According to the legal provisions applicable in the U.S., a police officer may not enter a vehicle during the measurement. However, in order to ensure an exact measurement, the two sensors F1 and F2 must be mounted on the vehicle pane so that their light entrance angles match. For this purpose, sensors F1 and F2 are mounted on suitably long cables 116; in addition, sensors F1 and F2 can be attached to the pane with rubber suction cups. The two sensors F1 and F2 are mounted so that the outer circumferences of their respective suction cups are aligned. This ensures that the angles of incidence for the light are as similar as possible for both sensors and also that externally mounted sensor F1 does not shade internally mounted sensor F2.
As FIG. 2 shows, photoelectric sensor F1, which is to be mounted externally, has a cup-shaped rubber suction cup 118 mounted externally on the vehicle pane. A sensor receptacle 120 is mounted on the back of suction cup 118; photodiode 122 with the color correction filter is mounted in sensor receptacle 120 and covered on the side for which the light enters by a diffusing disk 124. Diffusing disk 124 homogeneously distributes the incident light flux over photodiode 122. In addition, using diffusing disk 124 lowers the spectral sensitivity of photodiode 122. Photodiode 122 therefore reacts to changes in the light ratio and slight angle changes between the two sensors F1 and F2 with less sensitivity. In addition, diffusing disk 124 absorbs the UV radiation in the daylight to a large extent so that photodiode 122 with its color correction filter is even better adapted to the sensitivity of the human eye. Cable 116 which leads to housing 110 is connected to photodiode 122 held in sensor receptacle 120 by means of a photodiode holder 126.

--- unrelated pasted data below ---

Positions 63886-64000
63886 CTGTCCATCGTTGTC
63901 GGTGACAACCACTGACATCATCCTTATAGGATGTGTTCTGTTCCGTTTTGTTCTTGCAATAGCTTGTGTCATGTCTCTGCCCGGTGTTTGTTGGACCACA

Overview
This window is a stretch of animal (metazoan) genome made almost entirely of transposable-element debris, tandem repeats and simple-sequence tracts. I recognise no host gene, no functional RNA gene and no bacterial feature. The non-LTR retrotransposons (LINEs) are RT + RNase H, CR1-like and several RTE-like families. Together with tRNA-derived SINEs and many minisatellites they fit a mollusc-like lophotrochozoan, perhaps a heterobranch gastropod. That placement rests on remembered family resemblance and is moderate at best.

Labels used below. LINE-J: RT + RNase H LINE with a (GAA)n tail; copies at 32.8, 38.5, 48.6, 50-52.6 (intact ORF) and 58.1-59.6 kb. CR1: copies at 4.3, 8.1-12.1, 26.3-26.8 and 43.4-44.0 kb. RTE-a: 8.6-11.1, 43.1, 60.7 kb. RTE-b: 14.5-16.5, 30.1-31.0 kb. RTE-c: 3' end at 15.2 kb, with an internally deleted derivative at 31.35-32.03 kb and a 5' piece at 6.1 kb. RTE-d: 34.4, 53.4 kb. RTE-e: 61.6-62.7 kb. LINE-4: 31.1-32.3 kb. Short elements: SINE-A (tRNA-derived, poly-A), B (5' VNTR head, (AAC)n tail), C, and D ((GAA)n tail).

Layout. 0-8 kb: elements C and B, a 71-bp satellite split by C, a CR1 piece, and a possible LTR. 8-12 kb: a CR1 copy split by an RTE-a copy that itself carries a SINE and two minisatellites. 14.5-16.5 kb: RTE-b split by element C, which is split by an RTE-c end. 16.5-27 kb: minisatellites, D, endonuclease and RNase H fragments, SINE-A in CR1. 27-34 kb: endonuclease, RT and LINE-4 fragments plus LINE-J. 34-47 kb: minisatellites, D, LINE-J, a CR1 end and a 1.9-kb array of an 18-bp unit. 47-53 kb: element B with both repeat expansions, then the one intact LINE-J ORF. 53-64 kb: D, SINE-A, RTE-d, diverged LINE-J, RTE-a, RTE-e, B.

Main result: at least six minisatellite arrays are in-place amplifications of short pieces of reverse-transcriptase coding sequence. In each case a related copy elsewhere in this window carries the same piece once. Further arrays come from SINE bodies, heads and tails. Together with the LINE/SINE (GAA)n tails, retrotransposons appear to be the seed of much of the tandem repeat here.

FIG. 3 shows sensor F2 to be fastened on the inside of the vehicle pane. Sensor F2 also has a rubber suction cup 118 for fastening to the vehicle pane. However, in sensor F2 sensor receptacle 120 extends into rubber suction cup 118 so that photodiode 122 fastened by means of photodiode holder 126 and diffusing disk 124 located in front of the latter, are located in the immediate vicinity of the vehicle pane when rubber suction cup 118 is fastened to the latter. Cable 116 connected to photodiode 122 is brought out rearward from sensor receptacle 120 and held in place by means of a locking screw 128.